Gastroesophageal reflux disease (GERD) is a long term problem with the stomach. Acids that normally sit in the stomach are able to escape up into the esophagus (throat). This causes a burning pain in the chest called heartburn. Over time, these acids cause damage and scarring in the esophagus. Problems are:
Your diet can affect symptoms. Making changes to it will be part of your treatment. GERD that is not managed can cause lasting harm.
Changes in your diet can include food choices and eating habits.
Food moves down the throat and into the stomach. A muscular ring tightens to help keep the food in the stomach while it is digested. This ring is sometimes too weak or we may put too much pressure on it. Eating habits that can help ease pressure on this ring and lower the risk of GERD problems are:
Some foods may trigger your symptoms or make them worse. These foods may not be the same from person to person. Try keeping a food diary. Keep track of what you eat, when you eat, and your symptoms for 1 to 2 weeks. This may help you find what foods trigger your symptoms.
Common triggers are:
Do not eat foods that trigger your symptoms. Here is a sample menu that shows how you can still eat a variety of foods.
Apple Juice (1/2 cup [118 milliliters (mL)])
Whole-grain cereal (3/4 cup [177 mL])
Whole-wheat toast (2 slices)
Jelly or jam (2 tablespoons [29 g])
Skim milk (1 cup [237 mL])
Vegetable soup (1 cup
Lean beef patty (3 ounces [86 g])
Reduced-calorie mayonnaise (1 tablespoon [14 g])
Mustard (1 tablespoon [14 g])
Fresh fruit salad (no citrus) (1/2 cup [114 g])
Graham crackers (4)
Skim milk (1 cup [237 mL])
Green salad (4 ounces [114 g])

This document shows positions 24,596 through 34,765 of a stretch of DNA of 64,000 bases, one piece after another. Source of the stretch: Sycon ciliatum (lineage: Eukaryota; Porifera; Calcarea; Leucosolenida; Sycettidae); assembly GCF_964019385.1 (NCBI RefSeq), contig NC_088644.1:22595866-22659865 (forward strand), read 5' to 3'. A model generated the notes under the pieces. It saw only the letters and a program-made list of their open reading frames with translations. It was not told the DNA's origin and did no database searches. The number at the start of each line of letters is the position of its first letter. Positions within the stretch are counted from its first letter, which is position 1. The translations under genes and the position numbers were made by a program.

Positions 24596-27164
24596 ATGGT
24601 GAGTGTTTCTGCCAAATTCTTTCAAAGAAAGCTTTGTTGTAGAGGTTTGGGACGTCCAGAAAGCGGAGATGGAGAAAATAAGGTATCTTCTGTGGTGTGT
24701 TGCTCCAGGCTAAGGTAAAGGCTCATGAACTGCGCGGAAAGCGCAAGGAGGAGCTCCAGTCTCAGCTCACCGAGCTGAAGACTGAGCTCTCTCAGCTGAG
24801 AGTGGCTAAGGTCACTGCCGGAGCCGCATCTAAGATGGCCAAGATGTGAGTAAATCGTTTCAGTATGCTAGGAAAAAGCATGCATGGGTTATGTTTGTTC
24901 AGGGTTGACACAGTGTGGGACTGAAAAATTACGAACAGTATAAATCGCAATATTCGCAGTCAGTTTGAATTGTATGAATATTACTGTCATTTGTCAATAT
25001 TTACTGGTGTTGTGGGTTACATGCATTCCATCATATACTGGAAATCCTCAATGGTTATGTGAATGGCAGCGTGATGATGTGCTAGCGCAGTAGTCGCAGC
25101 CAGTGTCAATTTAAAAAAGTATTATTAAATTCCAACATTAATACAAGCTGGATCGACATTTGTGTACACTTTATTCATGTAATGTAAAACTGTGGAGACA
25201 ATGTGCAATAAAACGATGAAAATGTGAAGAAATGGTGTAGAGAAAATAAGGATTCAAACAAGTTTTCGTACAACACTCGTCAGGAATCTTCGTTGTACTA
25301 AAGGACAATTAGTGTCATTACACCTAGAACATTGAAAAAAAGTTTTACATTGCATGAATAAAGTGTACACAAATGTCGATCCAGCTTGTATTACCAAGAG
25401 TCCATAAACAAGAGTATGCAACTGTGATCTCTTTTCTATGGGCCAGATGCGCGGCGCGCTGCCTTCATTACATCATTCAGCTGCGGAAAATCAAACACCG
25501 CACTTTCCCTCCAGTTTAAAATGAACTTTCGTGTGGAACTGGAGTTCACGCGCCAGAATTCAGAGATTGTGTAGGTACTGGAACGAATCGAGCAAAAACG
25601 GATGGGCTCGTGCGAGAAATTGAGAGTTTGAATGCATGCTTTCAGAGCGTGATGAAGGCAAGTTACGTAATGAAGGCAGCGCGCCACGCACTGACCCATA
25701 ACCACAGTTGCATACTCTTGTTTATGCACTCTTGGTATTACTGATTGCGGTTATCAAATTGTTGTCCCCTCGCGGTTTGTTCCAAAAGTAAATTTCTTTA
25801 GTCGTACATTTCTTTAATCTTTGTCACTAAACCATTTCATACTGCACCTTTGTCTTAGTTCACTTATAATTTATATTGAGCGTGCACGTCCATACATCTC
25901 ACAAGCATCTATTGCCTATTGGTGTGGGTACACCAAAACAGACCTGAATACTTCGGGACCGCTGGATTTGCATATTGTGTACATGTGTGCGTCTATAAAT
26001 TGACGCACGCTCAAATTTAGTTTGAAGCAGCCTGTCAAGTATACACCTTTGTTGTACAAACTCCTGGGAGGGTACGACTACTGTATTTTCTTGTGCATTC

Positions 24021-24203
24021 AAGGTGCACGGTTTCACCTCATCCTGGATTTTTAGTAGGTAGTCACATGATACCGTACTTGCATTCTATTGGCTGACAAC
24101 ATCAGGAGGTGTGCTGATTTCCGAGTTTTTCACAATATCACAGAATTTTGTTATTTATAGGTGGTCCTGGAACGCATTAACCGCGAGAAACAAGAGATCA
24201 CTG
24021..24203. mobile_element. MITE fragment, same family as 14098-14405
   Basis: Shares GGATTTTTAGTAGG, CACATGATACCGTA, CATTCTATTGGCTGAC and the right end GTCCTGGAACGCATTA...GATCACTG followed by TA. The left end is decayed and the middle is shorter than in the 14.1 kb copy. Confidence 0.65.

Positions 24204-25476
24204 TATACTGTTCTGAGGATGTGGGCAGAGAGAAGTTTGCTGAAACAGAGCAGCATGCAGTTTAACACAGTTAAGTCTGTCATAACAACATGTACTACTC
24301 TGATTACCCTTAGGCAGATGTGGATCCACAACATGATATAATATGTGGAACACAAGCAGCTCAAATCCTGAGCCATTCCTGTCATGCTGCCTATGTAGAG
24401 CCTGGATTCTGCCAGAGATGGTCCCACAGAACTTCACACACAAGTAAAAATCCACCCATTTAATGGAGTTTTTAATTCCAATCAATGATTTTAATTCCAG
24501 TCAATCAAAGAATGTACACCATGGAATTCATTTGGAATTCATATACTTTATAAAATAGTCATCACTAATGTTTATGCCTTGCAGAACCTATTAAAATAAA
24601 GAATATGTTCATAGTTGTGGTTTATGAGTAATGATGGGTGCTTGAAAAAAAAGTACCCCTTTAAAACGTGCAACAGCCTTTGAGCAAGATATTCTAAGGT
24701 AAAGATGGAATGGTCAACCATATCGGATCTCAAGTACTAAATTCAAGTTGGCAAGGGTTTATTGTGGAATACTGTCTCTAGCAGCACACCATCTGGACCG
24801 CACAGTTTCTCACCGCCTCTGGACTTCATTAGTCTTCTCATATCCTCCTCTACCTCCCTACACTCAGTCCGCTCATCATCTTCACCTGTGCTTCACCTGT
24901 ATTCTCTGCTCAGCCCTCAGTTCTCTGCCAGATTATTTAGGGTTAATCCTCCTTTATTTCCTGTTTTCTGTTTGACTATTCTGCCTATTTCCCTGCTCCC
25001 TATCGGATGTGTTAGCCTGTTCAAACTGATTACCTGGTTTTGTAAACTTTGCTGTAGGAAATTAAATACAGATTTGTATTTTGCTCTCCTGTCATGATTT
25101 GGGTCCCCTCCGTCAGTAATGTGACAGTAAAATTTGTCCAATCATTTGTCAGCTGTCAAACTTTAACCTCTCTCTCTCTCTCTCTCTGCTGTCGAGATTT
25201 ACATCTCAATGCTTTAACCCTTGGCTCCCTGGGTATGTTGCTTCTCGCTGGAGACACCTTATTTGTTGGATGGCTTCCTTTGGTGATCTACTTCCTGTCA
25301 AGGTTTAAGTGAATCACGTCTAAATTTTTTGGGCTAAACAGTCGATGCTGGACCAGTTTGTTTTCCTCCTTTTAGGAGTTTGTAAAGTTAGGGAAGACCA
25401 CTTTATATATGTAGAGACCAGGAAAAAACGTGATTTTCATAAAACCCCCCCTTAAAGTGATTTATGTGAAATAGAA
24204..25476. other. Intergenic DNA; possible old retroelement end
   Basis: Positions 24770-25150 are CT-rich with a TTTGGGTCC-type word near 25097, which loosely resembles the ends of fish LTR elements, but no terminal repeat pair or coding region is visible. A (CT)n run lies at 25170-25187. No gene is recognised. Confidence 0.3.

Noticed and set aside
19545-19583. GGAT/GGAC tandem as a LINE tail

Vinegar and oil dressing (1 tablespoon [15 mL] )
Broiled skinless chicken breast (3 ounces [85 g])
Herbed brown rice (1/2 cup [114 g])
Steamed broccoli (1/2 cup [114 g])
Low-fat frozen yogurt (1/2 cup [114 g])
|Tip: Coffee at breakfast can increase stomach acid. You may want to try tea instead.||Tip: Skip the tomatoes and onions on your burger.||Tip: Stick to low-fat dairy products.||Tip: Choose low-fat meats, like skinless chicken breasts.|
Other steps that may help control GERD are:
American Gastroenterological Association
National Institute of Diabetes and Digestive and Kidney Diseases
Canadian Institute for Health Information
Gastroesophageal reflux disease (GERD). EBSCO DynaMed website. Available at:https://www.dynamed.com/condition/gastroesophageal-reflux-disease-gerd. Updated April 26, 2019. Accessed February 13, 2020.
Gastroesophageal reflux disease (GERD). Kids Health—Nemours Foundation website. Available at: http://kidshealth.org/en/parents/gerd-reflux.html. Updated January 2015. Accessed February 13, 2020.
Treatment overview. International Foundation for Functional Gastrointestinal Disorders website. Available at: http://www.aboutgerd.org/site/about-gerd/treatment. Updated September 19, 2019. Accessed February 13, 2020.
Last reviewed November 2019 by EBSCO Medical Review Board Dianne Scheinberg Rishikof MS, RD, LDN Last Updated: 2/13/2020